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Before choosing course

This course concerns both the theory and application of observing the Earth's gravity fields from

space-borne platforms. After the course the student is expected to be able to:

- explain the observation procedures including orbital mechanics,

- illustrate satellite gravimetry data signal propagation, errors and uncertainties,

- describe concepts of current satellite missions such as radar and laser altimetry, space gravimetry and gradiometry,

- use satellite gravimetry data for studying tectonics, geodynamics, ocean and ice surface monitoring, hydrology, and terrain modeling.

The purpose of the course is the use of satellite gravimetry data in a broad range of geo-scientific applications. The main topics are:

- Satellites in orbit (orbits, forces, orbit determination, error sources),

- Gravimetry (satellite gravimetry and gradiometry concepts, orbit analysis, Earth's gravity field, current missions),

- Altimetry (radar and laser altimetry, past and current missions, working with altimetry data)

- Satellite gravimetry applications (Solid Earth, oceans, ice/sea ice, hydrology; gravity, geoid, datum unification, magnetic field, surface monitoring and climate change).

Course offering missing for current semester as well as for previous and coming semesters
* Retrieved from Course syllabus FAG5127 (Spring 2019–)

Content and learning outcomes

Course contents

The purpose of the course is the use of satellite gravimetry data in a broad range of geo-scientific applications. The main topics are:

  • Satellites in orbit (orbits, forces, orbit determination, error sources),
  • Gravimetry (satellite gravimetry and gradiometry concepts, orbit analysis, Earth's gravity field, current missions),
  • Altimetry (radar and laser altimetry, past and current missions, working with altimetry data)
  • Satellite gravimetry applications (Solid Earth, oceans, ice/sea ice, hydrology; gravity, geoid, datum unification, magnetic field, surface monitoring and climate change).

Intended learning outcomes

This course concerns both the theory and application of observing the Earth's gravity fields from

space-borne platforms. After the course the student is expected to be able to:

  • explain the observation procedures including orbital mechanics,
  • illustrate satellite gravimetry data signal propagation, errors and uncertainties,
  • describe concepts of current satellite missions such as radar and laser altimetry, space gravimetry and gradiometry,
  • use satellite gravimetry data for studying tectonics, geodynamics, ocean and ice surface monitoring, hydrology, and terrain modeling.

Course Disposition

No information inserted

Literature and preparations

Specific prerequisites

Advanced Physical Geodesy

Recommended prerequisites

Advanced Physical Geodesy

Equipment

No information inserted

Literature

  • Flury J. and Rummel R. Future Satellite Gravimetry and Earth Dynamics, ISBN 978-0-387-33185-0.
  • Visser PNAM  (1992) The use of satellites in gravity field determination and model adjustment, Delft University of Technology,
  • Koop R. (1993) Global gravity field modelling using satellite gravity gradiometry, Delft U.T.
  • Sneeuw N. (2000) A semi-analytical approach to gravity field analysis from satellite observations, DGK, Series C, No. 527, Munich.
  • Rummel R, G Balmino, J Johannessen, P Visser, P Woodworth, (2002). Dedicated gravity field missions—principles and aims. Journal of Geodynamics 33 (1), 3-20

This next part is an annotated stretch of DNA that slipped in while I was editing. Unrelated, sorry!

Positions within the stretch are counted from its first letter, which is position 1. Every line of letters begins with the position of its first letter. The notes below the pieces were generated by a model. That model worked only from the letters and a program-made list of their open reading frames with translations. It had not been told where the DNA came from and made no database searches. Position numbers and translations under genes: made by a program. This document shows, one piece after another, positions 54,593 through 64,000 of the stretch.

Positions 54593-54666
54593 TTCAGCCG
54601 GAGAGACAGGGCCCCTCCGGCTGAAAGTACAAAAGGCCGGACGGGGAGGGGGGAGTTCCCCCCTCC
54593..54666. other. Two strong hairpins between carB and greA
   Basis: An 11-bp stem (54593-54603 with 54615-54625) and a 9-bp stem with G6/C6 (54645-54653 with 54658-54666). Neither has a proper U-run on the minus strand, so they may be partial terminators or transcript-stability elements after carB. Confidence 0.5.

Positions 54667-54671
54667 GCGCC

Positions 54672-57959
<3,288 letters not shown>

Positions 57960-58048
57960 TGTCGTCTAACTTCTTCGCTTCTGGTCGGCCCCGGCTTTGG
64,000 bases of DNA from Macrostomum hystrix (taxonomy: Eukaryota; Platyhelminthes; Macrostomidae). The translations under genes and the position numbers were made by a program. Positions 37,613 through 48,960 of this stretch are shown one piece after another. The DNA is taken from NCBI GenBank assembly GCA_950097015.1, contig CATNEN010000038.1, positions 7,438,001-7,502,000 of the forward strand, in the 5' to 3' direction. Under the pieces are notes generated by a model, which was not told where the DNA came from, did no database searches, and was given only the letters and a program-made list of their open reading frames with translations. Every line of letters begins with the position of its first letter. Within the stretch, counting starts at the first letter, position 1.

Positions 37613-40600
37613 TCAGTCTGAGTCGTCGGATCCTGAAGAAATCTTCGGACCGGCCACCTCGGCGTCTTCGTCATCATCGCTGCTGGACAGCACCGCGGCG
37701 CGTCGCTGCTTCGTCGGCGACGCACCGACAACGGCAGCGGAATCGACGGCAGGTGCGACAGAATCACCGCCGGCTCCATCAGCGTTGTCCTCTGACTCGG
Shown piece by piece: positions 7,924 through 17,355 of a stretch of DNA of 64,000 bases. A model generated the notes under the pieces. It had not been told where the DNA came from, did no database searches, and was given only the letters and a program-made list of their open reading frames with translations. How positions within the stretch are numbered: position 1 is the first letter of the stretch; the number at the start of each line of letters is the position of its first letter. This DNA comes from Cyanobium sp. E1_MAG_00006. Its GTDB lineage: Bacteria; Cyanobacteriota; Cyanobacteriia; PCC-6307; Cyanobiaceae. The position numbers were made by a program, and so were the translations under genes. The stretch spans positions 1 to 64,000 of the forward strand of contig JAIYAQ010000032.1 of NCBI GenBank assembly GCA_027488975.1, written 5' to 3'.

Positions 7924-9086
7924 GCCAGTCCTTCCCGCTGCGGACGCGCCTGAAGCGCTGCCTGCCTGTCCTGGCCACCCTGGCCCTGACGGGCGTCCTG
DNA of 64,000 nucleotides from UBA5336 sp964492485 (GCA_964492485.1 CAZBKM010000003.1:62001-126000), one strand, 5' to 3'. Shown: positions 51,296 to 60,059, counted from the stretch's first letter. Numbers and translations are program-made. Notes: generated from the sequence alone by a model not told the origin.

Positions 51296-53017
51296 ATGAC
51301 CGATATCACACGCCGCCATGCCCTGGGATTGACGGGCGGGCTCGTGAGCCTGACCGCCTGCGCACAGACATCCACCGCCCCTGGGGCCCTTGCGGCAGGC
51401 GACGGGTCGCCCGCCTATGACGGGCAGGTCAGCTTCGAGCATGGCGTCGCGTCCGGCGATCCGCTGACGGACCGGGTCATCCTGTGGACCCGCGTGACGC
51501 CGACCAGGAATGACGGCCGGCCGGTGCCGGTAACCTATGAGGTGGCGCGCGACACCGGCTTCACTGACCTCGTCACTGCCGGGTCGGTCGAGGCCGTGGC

• Scientific papers downloadable via the university’s library.

Examination and completion

If the course is discontinued, students may request to be examined during the following two academic years.

Grading scale

P, F

Examination

  • PRO1 - Project, 5,0 hp, betygsskala: P, F
  • SEM1 - Seminar, 2,5 hp, betygsskala: P, F

Based on recommendation from KTH’s coordinator for disabilities, the examiner will decide how to adapt an examination for students with documented disability.

The examiner may apply another examination format when re-examining individual students.

Opportunity to complete the requirements via supplementary examination

No information inserted

Opportunity to raise an approved grade via renewed examination

No information inserted

Examiner

Profile picture Huaan Fan

Ethical approach

  • All members of a group are responsible for the group's work.
  • In any assessment, every student shall honestly disclose any help received and sources used.
  • In an oral assessment, every student shall be able to present and answer questions about the entire assignment and solution.

Further information

Course web

Further information about the course can be found on the Course web at the link below. Information on the Course web will later be moved to this site.

Course web FAG5127

Offered by

ABE/Geodesy and Satellite Positioning

Main field of study

No information inserted

Education cycle

Third cycle

Add-on studies

No information inserted

Supplementary information

Courseliterature:

- Flury J. and Rummel R. Future Satellite Gravimetry and Earth Dynamics, ISBN 978-0-387-33185-0.

- Visser PNAM  (1992) The use of satellites in gravity field determination and model adjustment, Delft University of Technology,

- Koop R. (1993) Global gravity field modelling using satellite gravity gradiometry, Delft U.T.

- Sneeuw N. (2000) A semi-analytical approach to gravity field analysis from satellite observations, DGK, Series C, No. 527, Munich.

- Rummel R, G Balmino, J Johannessen, P Visser, P Woodworth, (2002). Dedicated gravity field missions—principles and aims. Journal of Geodynamics 33 (1), 3-20

- Scientific papers downloadable via the university’s library.

Postgraduate course

Postgraduate courses at ABE/Geodesy and Satellite Positioning